MS Medications to Manage MS Symptoms
MS medications are available to help manage MS symptoms, such as spasticity, tremors, fatigue, depression, pain, and sexual dysfunction. The specific MS medications prescribed will depend on the type of symptoms that the person with MS is experiencing.
Many people with MS (multiple sclerosis) have problems with spasticity, a condition that primarily affects the lower limbs. Spasticity can occur either as a sustained stiffness caused by increased muscle tone or as spasms that come and go, especially at night.
Spasticity is usually treated with muscle relaxants and tranquilizers. Baclofen (Lioresal®), the most commonly prescribed medication for this symptom, may be taken orally or, in severe cases, injected into the spinal cord.
Tizanidine (Zanaflex®) has been used for years in Europe and is now approved in the United States. Tizanidine appears to function similarly to baclofen. Diazepam (Valium®), clonazepam (Klonopin®), and dantrolene (Dantrium®) can also reduce spasticity.
Although its beneficial effect is temporary, physical therapy may also be useful and can help prevent the irreversible shortening of muscles known as contractures. Surgery to reduce spasticity is rarely recommended as a treatment option in MS.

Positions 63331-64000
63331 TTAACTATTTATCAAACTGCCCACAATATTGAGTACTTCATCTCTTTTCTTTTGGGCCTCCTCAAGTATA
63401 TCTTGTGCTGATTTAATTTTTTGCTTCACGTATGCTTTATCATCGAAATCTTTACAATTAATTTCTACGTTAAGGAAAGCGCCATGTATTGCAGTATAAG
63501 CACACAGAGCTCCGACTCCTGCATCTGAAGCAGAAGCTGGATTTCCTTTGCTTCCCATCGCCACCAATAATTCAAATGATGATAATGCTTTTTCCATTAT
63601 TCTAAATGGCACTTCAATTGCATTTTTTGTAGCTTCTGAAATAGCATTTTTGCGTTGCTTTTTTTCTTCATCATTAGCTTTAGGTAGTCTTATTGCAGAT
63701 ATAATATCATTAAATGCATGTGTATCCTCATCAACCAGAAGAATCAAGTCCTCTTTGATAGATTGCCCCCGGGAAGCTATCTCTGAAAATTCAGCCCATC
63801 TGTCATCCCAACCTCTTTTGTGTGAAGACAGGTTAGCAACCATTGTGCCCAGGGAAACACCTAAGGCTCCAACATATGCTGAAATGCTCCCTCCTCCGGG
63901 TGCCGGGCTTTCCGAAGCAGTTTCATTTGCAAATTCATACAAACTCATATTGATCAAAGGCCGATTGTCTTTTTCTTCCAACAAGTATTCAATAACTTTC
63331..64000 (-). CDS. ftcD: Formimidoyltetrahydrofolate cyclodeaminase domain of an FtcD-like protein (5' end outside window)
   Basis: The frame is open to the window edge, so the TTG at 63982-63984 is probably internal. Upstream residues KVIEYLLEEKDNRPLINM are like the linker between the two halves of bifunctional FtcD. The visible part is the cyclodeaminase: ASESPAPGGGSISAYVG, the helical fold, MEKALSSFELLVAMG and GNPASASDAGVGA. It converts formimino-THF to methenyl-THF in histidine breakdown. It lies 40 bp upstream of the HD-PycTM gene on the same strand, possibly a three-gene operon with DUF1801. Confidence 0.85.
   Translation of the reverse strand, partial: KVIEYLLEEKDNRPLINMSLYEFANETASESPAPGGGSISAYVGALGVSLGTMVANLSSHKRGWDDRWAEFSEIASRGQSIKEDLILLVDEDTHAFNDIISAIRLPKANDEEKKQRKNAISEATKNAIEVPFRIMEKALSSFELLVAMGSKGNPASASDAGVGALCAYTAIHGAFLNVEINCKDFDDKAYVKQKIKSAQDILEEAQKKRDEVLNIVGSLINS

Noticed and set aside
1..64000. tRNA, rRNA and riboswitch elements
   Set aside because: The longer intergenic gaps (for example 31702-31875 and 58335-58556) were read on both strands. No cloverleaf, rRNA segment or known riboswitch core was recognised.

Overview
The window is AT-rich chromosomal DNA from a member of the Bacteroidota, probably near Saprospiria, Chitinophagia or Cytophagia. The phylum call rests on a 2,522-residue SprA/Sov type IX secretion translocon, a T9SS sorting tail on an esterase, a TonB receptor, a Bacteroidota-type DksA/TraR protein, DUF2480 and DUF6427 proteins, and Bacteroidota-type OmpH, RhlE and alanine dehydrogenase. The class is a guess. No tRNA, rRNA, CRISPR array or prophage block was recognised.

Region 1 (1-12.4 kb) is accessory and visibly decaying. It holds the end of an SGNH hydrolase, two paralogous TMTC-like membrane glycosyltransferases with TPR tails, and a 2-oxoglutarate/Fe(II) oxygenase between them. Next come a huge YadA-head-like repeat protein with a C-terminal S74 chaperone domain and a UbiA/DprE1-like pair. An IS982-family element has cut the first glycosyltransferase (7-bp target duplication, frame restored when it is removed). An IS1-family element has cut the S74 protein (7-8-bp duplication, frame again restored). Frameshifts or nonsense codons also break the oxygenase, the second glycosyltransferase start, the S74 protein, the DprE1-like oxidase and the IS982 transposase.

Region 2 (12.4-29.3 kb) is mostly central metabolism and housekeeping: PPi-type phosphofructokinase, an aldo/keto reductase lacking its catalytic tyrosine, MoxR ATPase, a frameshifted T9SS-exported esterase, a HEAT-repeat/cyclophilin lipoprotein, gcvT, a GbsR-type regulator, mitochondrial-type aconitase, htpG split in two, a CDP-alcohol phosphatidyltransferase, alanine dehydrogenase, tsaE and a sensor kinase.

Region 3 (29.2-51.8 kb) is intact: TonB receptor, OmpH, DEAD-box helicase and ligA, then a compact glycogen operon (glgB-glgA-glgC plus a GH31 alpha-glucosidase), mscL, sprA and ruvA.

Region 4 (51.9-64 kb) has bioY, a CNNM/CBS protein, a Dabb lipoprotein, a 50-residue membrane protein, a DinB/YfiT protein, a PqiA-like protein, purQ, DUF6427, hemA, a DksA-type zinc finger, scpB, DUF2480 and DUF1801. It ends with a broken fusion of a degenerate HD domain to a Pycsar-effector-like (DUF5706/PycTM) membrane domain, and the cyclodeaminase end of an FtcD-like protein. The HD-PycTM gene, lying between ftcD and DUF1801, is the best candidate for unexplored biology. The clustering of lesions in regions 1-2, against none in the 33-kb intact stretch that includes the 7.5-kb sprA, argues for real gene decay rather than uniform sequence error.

Weakness and balance problems are also characteristic of MS. When weakness is a problem, some spasticity can actually be beneficial by lending support to weak limbs. In such cases, medication levels that improve spasticity completely may be inappropriate.
Physical therapy and exercise can also help preserve remaining function, and patients may find that various aids -- such as foot braces, canes, and walkers -- can help them remain independent and mobile.
Occasionally, physicians can provide temporary relief from weakness, spasms, and pain by injecting a drug called phenol into the spinal cord, muscles, or nerves in the arms or legs.